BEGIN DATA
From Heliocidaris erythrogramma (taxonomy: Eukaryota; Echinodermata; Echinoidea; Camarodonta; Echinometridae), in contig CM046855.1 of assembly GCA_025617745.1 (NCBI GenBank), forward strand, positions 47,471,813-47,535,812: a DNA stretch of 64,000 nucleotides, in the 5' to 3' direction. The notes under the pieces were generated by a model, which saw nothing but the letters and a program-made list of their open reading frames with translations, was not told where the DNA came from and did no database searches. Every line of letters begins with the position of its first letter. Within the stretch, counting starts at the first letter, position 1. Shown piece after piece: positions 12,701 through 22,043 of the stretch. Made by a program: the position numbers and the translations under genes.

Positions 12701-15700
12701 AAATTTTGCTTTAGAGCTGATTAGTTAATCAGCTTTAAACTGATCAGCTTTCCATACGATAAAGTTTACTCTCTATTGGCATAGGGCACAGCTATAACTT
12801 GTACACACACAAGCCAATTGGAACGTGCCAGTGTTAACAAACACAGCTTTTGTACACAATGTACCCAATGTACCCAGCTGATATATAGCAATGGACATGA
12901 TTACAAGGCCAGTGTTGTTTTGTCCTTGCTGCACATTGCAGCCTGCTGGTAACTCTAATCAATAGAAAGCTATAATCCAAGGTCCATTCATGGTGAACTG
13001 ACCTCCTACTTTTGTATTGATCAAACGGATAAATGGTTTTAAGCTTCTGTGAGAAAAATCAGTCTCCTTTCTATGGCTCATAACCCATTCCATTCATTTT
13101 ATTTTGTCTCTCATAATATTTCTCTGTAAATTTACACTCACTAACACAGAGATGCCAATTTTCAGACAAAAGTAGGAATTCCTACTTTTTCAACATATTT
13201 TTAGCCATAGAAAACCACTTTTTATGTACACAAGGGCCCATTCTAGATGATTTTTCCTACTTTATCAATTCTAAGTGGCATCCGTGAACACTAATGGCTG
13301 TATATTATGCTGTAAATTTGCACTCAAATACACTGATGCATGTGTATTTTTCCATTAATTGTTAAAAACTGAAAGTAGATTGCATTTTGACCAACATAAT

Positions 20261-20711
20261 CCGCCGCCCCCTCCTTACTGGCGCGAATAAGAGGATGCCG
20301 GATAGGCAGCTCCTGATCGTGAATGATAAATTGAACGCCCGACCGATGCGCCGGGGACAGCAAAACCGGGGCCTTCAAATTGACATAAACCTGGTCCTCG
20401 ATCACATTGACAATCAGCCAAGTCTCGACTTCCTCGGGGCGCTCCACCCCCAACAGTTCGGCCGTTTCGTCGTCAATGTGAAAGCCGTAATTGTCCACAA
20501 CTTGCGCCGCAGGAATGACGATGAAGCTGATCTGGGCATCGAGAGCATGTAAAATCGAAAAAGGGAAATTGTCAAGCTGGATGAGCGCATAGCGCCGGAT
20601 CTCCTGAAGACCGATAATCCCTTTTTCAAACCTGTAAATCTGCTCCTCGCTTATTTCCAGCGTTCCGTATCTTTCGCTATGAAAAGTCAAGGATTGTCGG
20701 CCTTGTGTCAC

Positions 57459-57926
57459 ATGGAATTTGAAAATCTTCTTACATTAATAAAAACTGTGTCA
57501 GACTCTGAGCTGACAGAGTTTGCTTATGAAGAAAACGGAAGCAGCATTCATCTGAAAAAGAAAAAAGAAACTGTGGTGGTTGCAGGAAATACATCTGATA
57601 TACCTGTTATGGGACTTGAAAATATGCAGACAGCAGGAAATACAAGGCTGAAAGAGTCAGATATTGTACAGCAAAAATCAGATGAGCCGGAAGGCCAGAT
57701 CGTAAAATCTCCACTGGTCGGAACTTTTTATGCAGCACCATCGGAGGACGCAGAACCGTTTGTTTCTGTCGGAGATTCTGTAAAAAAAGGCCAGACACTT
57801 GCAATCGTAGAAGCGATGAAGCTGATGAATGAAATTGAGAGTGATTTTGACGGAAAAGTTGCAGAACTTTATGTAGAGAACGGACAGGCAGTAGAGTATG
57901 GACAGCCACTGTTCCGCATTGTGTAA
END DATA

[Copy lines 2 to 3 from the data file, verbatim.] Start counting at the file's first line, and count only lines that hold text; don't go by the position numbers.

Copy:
Positions 12701-15700
12701 AAATTTTGCTTTAGAGCTGATTAGTTAATCAGCTTTAAACTGATCAGCTTTCCATACGATAAAGTTTACTCTCTATTGGCATAGGGCACAGCTATAACTT